ST. PAUL, Minn. — A few hours before they played in their first Frozen Four, members of the 2002 Minnesota team watched a video that tied their purpose this weekend at the Xcel Energy Center to another, larger one.
As much as the Golden Gophers are playing for those that skate on the ice now, they’re also playing Saturday night’s NCAA championship game for those who have come before.
That’s the way with Minnesota hockey. The tradition gets passed down from class to class, player to player.
The video the Gophers watched before their 3-2, semifinal victory Thursday night over Michigan included clips from the 1978-79 Gophers, the last Minnesota team to win the national championship.
“There’s nothing else you play for than that ‘M’ on your jersey,” Minnesota sophomore Grant Potulny said. “Just being in the same boat as a team of the caliber of ’79 is unbelievable. To have a chance to go down in history and be just like them, that’s something that you never know when it’s going to happen again, so you have to take full advantage of it.”
Said Gophers junior Jeff Taffe: “A big part of the state’s pride is Gopher hockey. We haven’t won since ’79, and that’s a little too long.”
Anxiety was noticeably absent from the Gophers’ semifinal victory. It showed up early Friday afternoon in at least a few of the players.
As the drama increased at the Hobey Baker Memorial Award presentation Friday afternoon, Potulny got more and more nervous, he admitted.
And he wasn’t even up for the award. Gophers senior Jordan Leopold became only the fourth defenseman to win Hobey.
“This is a great day for hockey,” Potulny said, “and especially Gopher hockey.”
It’s been a good weekend for the Gophers thus far, but history might not be riding with them.
The last two players who have won the Hobey Baker Award one day and played in the championship game the next — New Hampshire’s Jason Krog in 1999 and Boston College’s Mike Mottau in 2000 — each lost the title game.
“We’re 2-for-2 right now with winning the game the other night and Leo winning the Hobey today,” Taffe said. “Hopefully we can make it a third tomorrow.”
Minnesota coach Don Lucia hopes Leopold winning the Hobey doesn’t negatively impact his team as it prepares for the last game of the season.
He said his team has had two emotional days leading up to the national championship game — the physical semifinal game on Thursday and the award announcement on Friday.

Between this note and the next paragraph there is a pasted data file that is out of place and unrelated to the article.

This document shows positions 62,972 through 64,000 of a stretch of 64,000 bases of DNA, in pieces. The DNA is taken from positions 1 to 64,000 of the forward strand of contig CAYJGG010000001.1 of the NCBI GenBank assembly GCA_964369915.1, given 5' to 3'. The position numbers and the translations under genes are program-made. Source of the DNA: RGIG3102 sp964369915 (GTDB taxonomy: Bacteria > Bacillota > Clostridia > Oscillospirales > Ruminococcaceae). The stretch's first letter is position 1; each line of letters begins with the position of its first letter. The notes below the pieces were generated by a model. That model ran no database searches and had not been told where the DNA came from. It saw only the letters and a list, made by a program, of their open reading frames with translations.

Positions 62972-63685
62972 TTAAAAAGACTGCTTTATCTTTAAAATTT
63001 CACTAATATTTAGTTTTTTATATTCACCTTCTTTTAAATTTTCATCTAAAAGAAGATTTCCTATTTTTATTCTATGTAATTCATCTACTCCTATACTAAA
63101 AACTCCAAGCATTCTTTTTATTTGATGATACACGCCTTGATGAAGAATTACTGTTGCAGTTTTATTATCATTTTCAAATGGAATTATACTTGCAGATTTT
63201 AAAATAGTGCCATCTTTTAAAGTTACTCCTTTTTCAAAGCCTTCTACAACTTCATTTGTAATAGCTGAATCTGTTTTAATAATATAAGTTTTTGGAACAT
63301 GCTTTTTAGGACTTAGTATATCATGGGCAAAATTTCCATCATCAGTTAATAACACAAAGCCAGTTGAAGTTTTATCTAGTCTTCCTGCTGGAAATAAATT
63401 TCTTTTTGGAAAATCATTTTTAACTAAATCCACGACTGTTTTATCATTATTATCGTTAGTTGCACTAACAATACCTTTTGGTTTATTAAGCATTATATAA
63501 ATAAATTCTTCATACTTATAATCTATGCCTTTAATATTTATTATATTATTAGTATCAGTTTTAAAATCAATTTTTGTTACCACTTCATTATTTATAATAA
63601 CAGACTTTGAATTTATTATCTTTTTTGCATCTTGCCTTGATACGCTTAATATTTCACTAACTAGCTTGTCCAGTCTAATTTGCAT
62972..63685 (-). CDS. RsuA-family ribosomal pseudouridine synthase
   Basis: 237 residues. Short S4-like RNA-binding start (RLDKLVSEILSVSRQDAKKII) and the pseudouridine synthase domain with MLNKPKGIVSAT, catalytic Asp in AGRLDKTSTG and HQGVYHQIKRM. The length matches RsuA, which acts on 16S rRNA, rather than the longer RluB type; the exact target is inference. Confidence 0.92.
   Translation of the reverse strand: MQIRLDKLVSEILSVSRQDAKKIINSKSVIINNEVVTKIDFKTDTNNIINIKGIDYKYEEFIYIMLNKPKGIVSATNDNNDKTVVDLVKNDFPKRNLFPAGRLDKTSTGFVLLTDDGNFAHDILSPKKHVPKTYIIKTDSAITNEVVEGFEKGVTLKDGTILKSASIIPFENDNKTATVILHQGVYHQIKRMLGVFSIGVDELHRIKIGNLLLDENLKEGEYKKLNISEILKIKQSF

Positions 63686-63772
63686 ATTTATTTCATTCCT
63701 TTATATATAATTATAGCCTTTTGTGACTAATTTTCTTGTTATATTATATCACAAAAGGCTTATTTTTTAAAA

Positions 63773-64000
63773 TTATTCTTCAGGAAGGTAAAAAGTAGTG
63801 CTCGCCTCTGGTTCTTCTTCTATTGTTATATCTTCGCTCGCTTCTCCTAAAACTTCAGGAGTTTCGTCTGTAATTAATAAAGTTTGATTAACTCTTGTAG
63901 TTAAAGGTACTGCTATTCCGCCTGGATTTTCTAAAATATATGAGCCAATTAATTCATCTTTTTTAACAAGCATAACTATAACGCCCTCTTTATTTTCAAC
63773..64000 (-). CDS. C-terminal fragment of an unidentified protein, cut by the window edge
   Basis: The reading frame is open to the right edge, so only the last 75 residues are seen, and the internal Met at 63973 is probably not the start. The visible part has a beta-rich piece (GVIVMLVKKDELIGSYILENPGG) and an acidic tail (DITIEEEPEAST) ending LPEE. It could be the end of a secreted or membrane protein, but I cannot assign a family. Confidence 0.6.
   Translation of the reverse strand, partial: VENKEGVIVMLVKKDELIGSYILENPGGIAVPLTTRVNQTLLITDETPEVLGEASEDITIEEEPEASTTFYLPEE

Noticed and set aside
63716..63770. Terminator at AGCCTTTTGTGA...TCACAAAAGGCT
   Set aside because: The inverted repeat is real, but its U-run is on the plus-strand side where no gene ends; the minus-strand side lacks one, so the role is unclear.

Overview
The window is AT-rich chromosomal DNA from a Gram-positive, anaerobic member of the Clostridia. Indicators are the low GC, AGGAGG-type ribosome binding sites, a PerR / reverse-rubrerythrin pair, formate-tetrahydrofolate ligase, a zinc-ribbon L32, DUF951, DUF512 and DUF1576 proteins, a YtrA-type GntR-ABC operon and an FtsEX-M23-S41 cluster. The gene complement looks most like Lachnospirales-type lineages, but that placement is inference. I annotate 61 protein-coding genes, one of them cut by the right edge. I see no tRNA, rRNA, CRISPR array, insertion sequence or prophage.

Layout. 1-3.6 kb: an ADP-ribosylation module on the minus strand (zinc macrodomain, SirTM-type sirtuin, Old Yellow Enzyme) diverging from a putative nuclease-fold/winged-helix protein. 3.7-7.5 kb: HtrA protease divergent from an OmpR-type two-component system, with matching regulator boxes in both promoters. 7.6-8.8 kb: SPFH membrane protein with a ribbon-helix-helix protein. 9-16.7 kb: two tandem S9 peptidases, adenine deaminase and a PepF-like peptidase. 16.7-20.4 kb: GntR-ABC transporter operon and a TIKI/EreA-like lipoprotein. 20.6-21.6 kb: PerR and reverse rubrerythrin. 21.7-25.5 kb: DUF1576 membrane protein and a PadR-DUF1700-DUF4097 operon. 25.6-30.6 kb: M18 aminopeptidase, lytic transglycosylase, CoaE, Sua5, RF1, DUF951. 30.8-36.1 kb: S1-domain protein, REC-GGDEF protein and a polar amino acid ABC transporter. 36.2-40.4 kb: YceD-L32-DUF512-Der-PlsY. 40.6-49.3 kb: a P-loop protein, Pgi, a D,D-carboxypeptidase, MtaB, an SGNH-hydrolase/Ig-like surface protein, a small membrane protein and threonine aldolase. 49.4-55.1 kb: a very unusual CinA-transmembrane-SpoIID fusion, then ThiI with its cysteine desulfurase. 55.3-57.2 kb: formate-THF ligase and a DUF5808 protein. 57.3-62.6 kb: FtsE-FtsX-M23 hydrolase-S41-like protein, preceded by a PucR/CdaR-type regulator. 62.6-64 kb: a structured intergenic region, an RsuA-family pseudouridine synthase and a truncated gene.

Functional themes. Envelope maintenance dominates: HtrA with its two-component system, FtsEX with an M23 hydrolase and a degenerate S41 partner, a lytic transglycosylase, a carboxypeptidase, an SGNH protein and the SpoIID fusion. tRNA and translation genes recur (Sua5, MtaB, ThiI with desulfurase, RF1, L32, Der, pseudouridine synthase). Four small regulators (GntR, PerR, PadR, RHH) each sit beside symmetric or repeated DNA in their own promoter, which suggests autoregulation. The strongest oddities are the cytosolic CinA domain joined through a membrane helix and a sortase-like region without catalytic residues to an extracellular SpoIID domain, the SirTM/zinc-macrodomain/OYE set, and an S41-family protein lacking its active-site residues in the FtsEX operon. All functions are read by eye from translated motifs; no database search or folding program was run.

“Now more than anything, it’s just trying to recharge the battery so the excitement’s there for tomorrow, not the nervousness,” Lucia said. “We’ve all seen games where guys want to win so bad, but there’s nothing there. We need to make sure we get back into the emotion. I’m sure the fans are going to do a lot to help us in that regard.”
The Gophers’ plans for Friday evening included dinner in downtown St. Paul and some film study. The plans might not include a lot of sleep for some.
“It’s going to be tough to sleep for anybody on our team — not only us and the coaches but maybe some of the fans,” Taffe said. “All you can do is prepare the best you can.”
The X Factor
Each team in the championship game has something that could lift it over the other. Maine has the memory of Shawn Walsh and the inspiration that has brought through its tournament run; Minnesota has the home crowd, the size of which surprised some in the Gophers’ camp.
Potulny, however, said the Gophers might have another factor working in their favor. In last season’s NCAA first round, Maine tied the Gophers on a goal with less than four seconds remaining, and knocked them out in overtime.
“A lot of the guys remember that and it gives us a little bit of extra incentive,” he said. “With their emotion for their coach and us being in St. Paul, they cross each other out. Maybe that’ll be an X factor for us.”
Taffe was eight years old when Randy Skarda’s shot hit the right post. Potulny wasn’t a Gophers fan.
But they’ve been hearing plenty about Skarda, the right post and the 1989 national championship that never was for Minnesota.
Playing at the St. Paul Civic Center, on the same site where the Xcel Center now sits, the Gophers lost the ’89 championship game to Harvard in overtime.
And for those who have put that game in the past, the folks running the Jumbotron at the Xcel Center brought the memories back, showing parts of the overtime during an intermission of Thursday’s first semifinal.
“It’s heartbreaking because guys still talk about it to this day,” Taffe said. “I don’t want to be one of those guys who talks about what could have been. I want to get it done tomorrow night, along with 20 other guys that are in that locker room with myself.”
The 1989 game is one that Gophers fans want to forget. Lucia hopes his team gives them one to remember 13 years later.
“One of the things we try to emphasize is, don’t waste this opportunity. You don’t know when you’re going to get another one,” Lucia said. “You want to make the most of it and not have any regrets when the season’s over.
“There’s no guarantees — no guarantees you’re going to be back in the NCAA tournament a year from now, there’s no guarantees you’re going to be at the Frozen Four, there’s no guarantees you’ll ever get a chance to play for a national title again. Our kids have that opportunity.”